Tables Icon

Table 1. Parameters of Zoom Lens and Incidence heights of the Aperture and Principal Rays

 

Fig. 2 Powers of individual lenses

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4. Conclusion

We presented a theoretical analysis of paraxial optical properties of the three-component zoom lens with the fixed distance between object and image points and the fixed position of the image-space focal point, which is composed of three tunable-focus elements. Formulas (Eq. (8) for the calculation of paraxial parameters of such zoom lenses were derived. The procedure of the calculation of parameters of zoom lenses was presented on examples. The derived formulas can be used in the initial stage of the optical design of such zoom lenses with tunable-focus elements. Zoom lenses with the fixed distance between object and image points and the fixed position of image-space focal point may find, for example, their applications in optical systems for information processing [5557], where it is possible to affect the amplitude, phase and polarization using the spatial filter, which is positioned in the fixed focal plane of the zoom lens. The advantage of the proposed solution, i.e. the zoom lens with the fixed distance between object and image points and the fixed position of the image-space focal point, is the fact that one can affect, for example, Fourier spectra of objects [5557], which are characterized by the different spatial structure, with just one spatial filter. The position of the image-space focal point does not change with the change of focal length or the transverse magnification of the zoom lens and the position of the investigated object stays also fixed. The problem of influence of aberrations of optical system was not studied in our work. We focused on the calculation of the paraxial parameters of the zoom system because the paraxial parameters are fundamental parameters for design of the any optical systems. Those, which are interested in the influence of aberrations on the transformed beam and design parameters (radii, thickness and refractive indices of glasses) of individual elements from the point of view of the theory of aberrations, can find detailed information, e.g. in Refs [3,4451].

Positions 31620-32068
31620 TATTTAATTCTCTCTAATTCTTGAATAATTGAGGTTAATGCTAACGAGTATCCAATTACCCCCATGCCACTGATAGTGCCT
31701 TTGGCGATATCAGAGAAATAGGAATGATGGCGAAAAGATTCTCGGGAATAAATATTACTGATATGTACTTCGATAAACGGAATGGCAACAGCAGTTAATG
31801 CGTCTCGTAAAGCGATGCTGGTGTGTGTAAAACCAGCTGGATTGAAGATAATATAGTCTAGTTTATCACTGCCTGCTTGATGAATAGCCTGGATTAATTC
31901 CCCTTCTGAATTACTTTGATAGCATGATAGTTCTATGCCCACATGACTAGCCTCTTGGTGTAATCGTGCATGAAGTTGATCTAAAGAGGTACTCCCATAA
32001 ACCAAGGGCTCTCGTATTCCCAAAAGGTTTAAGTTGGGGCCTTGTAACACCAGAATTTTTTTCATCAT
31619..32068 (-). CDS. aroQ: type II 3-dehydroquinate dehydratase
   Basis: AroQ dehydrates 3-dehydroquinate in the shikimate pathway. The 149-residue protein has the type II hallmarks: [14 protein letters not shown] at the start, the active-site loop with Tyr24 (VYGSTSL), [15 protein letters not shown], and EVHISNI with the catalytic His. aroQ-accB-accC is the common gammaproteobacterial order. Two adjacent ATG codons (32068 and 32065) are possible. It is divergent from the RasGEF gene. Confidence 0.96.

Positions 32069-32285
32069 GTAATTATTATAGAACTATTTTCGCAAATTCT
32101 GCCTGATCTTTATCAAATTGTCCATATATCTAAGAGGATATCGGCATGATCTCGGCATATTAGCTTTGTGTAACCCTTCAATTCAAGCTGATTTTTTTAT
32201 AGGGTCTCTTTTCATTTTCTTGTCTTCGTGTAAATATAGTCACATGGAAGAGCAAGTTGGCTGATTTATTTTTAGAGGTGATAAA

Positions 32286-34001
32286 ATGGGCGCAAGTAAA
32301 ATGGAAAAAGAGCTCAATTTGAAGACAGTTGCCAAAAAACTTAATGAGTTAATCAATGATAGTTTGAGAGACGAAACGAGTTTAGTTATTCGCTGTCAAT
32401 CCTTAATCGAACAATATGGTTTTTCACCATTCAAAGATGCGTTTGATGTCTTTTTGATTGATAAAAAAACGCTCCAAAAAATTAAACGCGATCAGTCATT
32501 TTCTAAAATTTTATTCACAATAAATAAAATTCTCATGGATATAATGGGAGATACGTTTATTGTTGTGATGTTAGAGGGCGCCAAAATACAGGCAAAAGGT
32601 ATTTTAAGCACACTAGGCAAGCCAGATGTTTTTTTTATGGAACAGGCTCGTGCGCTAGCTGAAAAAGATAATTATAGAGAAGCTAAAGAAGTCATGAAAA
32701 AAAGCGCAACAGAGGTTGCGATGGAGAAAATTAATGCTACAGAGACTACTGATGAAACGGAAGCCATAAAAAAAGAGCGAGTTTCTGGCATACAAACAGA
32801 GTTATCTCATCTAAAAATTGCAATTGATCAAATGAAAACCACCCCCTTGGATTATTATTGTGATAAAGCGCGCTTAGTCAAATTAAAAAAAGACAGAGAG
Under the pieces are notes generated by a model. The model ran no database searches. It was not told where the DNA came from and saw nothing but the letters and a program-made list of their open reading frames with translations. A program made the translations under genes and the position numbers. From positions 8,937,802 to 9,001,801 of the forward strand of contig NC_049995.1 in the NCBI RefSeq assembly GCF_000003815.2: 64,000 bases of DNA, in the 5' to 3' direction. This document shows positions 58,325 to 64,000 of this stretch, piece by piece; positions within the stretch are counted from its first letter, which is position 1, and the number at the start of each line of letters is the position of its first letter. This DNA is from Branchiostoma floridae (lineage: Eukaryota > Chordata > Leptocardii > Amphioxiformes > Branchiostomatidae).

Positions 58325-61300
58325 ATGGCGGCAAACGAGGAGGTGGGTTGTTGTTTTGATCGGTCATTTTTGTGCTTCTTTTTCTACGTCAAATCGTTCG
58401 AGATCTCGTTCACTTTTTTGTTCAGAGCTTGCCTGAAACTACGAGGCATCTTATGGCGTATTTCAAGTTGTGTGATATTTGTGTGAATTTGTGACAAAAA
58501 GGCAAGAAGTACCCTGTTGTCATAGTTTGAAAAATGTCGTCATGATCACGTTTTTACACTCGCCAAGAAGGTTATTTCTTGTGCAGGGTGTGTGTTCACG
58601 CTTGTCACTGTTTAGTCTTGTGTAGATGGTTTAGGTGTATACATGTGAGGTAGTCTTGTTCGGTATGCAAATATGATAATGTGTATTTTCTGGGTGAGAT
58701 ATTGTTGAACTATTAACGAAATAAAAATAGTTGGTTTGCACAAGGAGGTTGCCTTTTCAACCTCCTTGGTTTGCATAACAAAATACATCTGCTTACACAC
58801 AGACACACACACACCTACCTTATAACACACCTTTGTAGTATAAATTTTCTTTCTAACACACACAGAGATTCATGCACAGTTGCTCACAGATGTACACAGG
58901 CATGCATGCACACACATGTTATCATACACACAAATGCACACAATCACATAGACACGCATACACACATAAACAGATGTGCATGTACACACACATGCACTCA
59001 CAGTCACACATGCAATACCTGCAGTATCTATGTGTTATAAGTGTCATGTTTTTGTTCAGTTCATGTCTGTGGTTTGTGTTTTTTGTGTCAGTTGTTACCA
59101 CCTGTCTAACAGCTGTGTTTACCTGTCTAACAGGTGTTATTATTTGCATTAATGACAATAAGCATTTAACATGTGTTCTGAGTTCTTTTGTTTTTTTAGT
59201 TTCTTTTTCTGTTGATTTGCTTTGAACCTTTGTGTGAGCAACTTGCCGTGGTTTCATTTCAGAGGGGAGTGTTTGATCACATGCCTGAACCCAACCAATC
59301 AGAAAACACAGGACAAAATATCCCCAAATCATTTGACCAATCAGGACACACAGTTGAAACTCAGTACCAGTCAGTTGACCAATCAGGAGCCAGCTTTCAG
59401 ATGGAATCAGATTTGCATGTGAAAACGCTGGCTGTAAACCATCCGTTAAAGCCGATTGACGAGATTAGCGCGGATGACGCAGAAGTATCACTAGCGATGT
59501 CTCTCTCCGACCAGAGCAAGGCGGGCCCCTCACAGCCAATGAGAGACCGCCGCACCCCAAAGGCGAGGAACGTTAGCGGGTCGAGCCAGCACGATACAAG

Acknowledgment

This work has been supported by Czech Science Foundation from the grant 13-31765S.

References and links

1. A. D. Clark, Zoom Lenses (Adam Hilger 1973).

2. K. Yamaji, Progres in Optics, Vol.VI (North-Holland Publishing Co. 1967).

3. A. Mikš, J. Novák, and P. Novák, “Method of zoom lens design,” Appl. Opt. 47(32), 6088–6098 (2008). [CrossRef]   [PubMed]  

4. T. Kryszczyński and J. Mikucki, “Structural optical design of the complex multi-group zoom systems by means of matrix optics,” Opt. Express 21(17), 19634–19647 (2013). [CrossRef]   [PubMed]  

5. A. Walther, “Angle eikonals for a perfect zoom system,” J. Opt. Soc. Am. A 18(8), 1968–1971 (2001). [CrossRef]   [PubMed]  

6. G. Wooters and E. W. Silvertooth, “Optically compensated zoom lens,” J. Opt. Soc. Am. 55(4), 347–351 (1965). [CrossRef]  

7. D. F. Kienholz, “The design of a zoom lens with a large computer,” Appl. Opt. 9(6), 1443–1452 (1970). [CrossRef]   [PubMed]  

8. A. V. Grinkevich, “Version of an objective with variable focal length,” J. Opt. Technol. 73(5), 343–345 (2006). [CrossRef]  

9. K. Tanaka, “Paraxial analysis of mechanically compensated zoom lenses. 1: Four-component type,” Appl. Opt. 21(12), 2174–2183 (1982). [CrossRef]   [PubMed]  

10. G. H. Matter and E. T. Luszcz, “A family of optically compensated zoom lenses,” Appl. Opt. 9(4), 844–848 (1970). [CrossRef]   [PubMed]  

11. K. Tanaka, “Paraxial analysis of mechanically compensated zoom lenses. 1: Four-component type. Errata,” Appl. Opt. 21(21), 3805 (1982). [CrossRef]   [PubMed]  

12. K. Tanaka, “Paraxial analysis of mechanically compensated zoom lenses. 2: Generalization of Yamaji type V,” Appl. Opt. 21(22), 4045–4053 (1982). [CrossRef]   [PubMed]  

13. K. Tanaka, “Paraxial analysis of mechanically compensated zoom lenses. 3: Five-component type,” Appl. Opt. 22(4), 541–553 (1983). [CrossRef]   [PubMed]  

14. A. Mikš and J. Novák, “Paraxial analysis of four-component zoom lens with fixed distance between focal points,” Appl. Opt. 51(21), 5231–5235 (2012). [CrossRef]   [PubMed]  

15. A. Mikš, J. Novák, and P. Novák, “Three-element zoom lens with fixed distance between focal points,” Opt. Lett. 37(12), 2187–2189 (2012). [CrossRef]   [PubMed]